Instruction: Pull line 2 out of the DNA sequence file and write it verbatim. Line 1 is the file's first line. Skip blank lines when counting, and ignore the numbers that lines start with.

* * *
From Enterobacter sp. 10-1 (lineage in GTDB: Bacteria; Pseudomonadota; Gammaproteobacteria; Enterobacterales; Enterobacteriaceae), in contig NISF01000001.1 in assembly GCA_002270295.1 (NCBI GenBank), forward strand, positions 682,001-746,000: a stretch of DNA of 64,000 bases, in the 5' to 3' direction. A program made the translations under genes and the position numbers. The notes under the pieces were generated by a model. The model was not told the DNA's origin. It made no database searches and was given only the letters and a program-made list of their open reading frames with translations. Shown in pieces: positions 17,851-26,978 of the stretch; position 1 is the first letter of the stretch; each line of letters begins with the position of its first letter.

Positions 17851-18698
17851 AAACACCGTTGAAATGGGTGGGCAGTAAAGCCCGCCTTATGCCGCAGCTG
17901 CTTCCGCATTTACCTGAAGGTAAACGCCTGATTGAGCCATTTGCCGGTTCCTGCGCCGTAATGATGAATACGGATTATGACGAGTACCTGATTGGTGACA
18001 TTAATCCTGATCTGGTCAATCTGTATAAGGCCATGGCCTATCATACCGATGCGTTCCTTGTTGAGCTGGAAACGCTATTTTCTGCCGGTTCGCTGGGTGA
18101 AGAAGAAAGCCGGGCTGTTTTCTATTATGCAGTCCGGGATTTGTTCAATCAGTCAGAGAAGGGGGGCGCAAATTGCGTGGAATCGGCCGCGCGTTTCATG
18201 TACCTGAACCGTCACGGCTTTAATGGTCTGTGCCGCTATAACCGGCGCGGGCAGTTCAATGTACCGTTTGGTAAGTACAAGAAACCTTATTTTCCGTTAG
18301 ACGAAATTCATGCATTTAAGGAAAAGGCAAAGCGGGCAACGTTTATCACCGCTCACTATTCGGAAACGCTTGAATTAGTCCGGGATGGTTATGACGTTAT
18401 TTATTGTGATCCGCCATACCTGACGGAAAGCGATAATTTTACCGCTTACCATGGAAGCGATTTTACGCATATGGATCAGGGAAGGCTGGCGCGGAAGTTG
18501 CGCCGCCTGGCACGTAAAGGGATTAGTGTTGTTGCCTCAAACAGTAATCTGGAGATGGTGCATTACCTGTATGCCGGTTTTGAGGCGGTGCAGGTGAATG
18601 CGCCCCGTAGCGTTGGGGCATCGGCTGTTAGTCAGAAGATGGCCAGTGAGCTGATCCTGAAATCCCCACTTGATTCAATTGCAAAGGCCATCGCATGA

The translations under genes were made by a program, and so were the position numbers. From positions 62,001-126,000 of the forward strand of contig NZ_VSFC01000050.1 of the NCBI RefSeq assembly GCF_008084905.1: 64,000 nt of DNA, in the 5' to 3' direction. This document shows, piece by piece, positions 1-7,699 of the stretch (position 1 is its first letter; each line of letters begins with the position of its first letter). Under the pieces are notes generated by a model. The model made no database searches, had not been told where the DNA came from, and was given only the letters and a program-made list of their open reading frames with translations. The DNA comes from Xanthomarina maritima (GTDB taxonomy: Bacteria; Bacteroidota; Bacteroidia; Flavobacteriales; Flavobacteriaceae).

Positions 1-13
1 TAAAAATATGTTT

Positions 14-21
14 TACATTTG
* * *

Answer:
Positions 17851-18698